Each day, another hitter got hot. On April 10, Murray slammed four hits, including No. 1,000 of his career, to rout the Cleveland Indians. In May, Dan Ford hit game-winning home runs in back-to-back contests.
In one victory, Ripken had five hits, two of them homers; another time, Lowenstein crashed a pinch-hit grand slam in the ninth inning to beat the New York Yankees.
“Our strength is someone else doing it every day,” Murray said at the time.
Dempsey struggled at first, twice striking out three times in April — a sin for which, according to Murray’s decree, he had to carry an orange neon Wiffle bat at all times in public. Then, on April 12 in Chicago, Dempsey hit a two-run double to beat the White Sox, 10-8.
“Hallelujah!” Altobelli exclaimed. “He got a game-winner.”
The carousel of temporary stars played out to the end. On Sept. 25, the Orioles clinched the division as Jim Dwyer and Joe Nolan, irregulars both, homered to defeat Milwaukee, 5-1.
Was it destiny? The club won in wondrous ways. Though pummeled for 22 hits by the Texas Rangers, the Orioles triumphed, 14-11. Trailing the White Sox, 4-2, and down to their last out, they ticked off five singles to win, 5-4. Three sacrifice bunts helped dispatch the Minnesota Twins. And never mind the six errors they made in a 10-7 victory against the Brewers. Twice, they defeated the defending AL champs after trailing by seven runs.
“It’s amazing how we won games,” Nolan said. “It was a good year, a lucky year, a fun year.”
Every front-office move struck gold. In May, in his first start up from the minors, Boddicker shut out the mighty White Sox, 5-0.
Boddicker had been up for brief stints each of the previous three seasons, and he had every expectation that when Palmer returned from a strained back, he’d go right back to Triple-A.
“The minute I got there in May, I walked into [general manager] Hank Peters’ office and he said, ‘Don’t give up your apartment in Rochester,’ ” Boddicker recalled.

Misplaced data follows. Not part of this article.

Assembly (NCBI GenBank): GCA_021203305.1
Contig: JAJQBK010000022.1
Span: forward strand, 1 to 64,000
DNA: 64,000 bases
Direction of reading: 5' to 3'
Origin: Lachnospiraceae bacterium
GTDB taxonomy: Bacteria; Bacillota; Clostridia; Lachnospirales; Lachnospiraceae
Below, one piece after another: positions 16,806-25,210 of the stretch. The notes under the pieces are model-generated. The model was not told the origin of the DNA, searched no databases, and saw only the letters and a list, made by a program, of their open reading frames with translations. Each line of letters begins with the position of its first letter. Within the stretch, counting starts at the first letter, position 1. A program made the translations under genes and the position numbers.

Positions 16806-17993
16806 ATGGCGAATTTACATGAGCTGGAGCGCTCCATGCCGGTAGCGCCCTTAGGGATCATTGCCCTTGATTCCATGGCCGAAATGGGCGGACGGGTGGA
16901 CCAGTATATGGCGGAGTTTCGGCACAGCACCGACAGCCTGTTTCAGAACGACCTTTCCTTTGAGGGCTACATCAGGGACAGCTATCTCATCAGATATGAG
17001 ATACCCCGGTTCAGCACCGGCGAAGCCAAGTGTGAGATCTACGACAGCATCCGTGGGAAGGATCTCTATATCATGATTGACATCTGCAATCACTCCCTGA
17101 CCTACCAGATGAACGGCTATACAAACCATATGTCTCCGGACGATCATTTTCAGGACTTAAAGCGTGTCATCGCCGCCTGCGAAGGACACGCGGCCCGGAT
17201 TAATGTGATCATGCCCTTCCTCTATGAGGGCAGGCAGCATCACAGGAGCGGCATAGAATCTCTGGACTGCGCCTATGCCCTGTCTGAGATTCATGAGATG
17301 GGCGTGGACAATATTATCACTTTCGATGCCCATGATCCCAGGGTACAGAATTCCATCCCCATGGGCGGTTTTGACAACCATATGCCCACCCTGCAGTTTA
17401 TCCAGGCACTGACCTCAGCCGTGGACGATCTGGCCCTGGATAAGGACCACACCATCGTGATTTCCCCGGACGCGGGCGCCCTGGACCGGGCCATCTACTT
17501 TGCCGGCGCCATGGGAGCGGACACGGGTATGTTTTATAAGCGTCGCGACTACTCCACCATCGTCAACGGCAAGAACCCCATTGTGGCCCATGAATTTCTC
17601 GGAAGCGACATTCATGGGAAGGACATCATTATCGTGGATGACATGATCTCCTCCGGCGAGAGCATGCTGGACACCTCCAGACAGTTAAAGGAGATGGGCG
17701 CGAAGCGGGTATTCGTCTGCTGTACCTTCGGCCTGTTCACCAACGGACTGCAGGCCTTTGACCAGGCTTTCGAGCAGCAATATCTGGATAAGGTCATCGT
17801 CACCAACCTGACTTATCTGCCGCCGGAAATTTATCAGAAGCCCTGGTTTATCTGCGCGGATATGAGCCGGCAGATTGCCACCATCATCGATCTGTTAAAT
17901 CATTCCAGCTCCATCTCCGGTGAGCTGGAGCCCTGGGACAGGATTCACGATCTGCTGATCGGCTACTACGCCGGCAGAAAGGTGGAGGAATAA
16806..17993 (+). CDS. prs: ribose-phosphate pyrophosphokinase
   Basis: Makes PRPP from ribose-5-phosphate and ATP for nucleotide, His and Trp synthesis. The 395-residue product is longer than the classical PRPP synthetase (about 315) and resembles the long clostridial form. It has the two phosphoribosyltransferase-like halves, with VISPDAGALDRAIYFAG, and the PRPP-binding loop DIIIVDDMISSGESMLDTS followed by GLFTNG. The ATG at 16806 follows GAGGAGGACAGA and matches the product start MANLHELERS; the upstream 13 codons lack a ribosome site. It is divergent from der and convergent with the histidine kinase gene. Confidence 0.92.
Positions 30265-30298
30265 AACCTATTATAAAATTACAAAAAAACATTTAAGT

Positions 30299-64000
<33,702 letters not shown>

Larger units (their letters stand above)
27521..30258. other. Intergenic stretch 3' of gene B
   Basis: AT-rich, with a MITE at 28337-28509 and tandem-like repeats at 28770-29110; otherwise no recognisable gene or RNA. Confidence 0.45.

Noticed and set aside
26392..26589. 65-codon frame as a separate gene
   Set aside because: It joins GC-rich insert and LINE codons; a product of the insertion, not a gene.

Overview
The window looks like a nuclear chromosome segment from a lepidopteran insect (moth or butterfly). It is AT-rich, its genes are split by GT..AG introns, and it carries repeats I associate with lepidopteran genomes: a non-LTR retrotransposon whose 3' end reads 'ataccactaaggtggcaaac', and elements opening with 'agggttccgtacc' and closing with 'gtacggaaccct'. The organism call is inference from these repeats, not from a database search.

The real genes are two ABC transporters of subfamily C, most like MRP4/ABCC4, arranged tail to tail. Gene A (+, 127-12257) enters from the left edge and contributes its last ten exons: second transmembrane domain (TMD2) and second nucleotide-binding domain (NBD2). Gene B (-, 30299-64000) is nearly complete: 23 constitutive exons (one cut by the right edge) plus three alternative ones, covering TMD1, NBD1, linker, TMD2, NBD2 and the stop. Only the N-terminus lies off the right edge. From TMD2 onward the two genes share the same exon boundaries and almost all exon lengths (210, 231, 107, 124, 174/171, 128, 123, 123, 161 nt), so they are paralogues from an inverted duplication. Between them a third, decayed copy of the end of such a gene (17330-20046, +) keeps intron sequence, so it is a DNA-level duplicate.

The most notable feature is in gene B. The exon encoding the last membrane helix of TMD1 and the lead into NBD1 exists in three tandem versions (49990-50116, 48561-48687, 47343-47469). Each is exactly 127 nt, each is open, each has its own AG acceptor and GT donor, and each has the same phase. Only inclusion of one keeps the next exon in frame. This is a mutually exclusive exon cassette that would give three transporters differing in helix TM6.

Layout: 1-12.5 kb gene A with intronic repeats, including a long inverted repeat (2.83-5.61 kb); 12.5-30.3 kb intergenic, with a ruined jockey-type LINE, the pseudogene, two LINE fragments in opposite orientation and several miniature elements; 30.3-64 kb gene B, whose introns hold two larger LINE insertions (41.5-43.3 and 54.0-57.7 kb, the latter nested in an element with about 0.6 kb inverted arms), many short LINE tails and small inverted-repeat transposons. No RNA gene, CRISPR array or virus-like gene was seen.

But injuries kept unsettling the rotation, and Boddicker kept fooling batters with his slow changeup and even slower curveball. “By the time everybody got healthy, I had about 10 wins,” he said. “And I don’t think they wanted to send me anywhere.”
It was a familiar story for a franchise that had mastered developing pitchers. And Boddicker saved his most remarkable starts for the postseason, when he allowed a combined eight hits and no earned runs in complete-game wins over the White Sox and Philadelphia Phillies.
In July, the light-hitting Cruz celebrated his trade to Baltimore with a three-run homer and six RBIs. A late-season call-up, rookie catcher John Stefero (Mount Saint Joseph) chipped in with consecutive walk-off hits. Acquired down the stretch, outfielder Tito Landrum, with all of three career homers, struck the decisive blow in the American League Championship Series.
“We won some games this year that were ungodly,” Altobelli told the media.
The most memorable game? A 7-4 victory against Toronto in August that triggered an eight-game winning streak and sparked the stretch run. It played out like a script by the Coen brothers. With the score tied in the 10th inning and the bench already depleted, Altobelli put outfielders at second base and third (Lowenstein and Roenicke) and made Sakata catch. The ploy worked. After the Blue Jays pulled ahead on a homer, one player singled and was caught stealing; two others reached base but were picked off by Martinez. Sakata then won it with a walk-off, three-run homer to cap a four-run inning for the Orioles.
“It’s like a Fantasy Island,” Martinez said after the win.
Years later, Roenicke recalled, Toronto coach Jimy Williams told him, “When you guys won that game, I knew you were a shoo-in to take the World Series.”
The Orioles won 18 of their next 21 games, outscoring opponents 142 to 50 over that span. Flanagan won five straight despite wearing a brace on the left knee in which he’d torn ligaments in May.
“You look at that brace and, sure, it concerns you,” Altobelli said then. “But [Flanagan] has a lot of tiger in him.”
Flanagan also defeated Chicago in the ALCS, where the Orioles won three in a row after dropping the opener. Not that the loss worried them. In Game 2, they were late coming onto the field — and not because of a pep talk.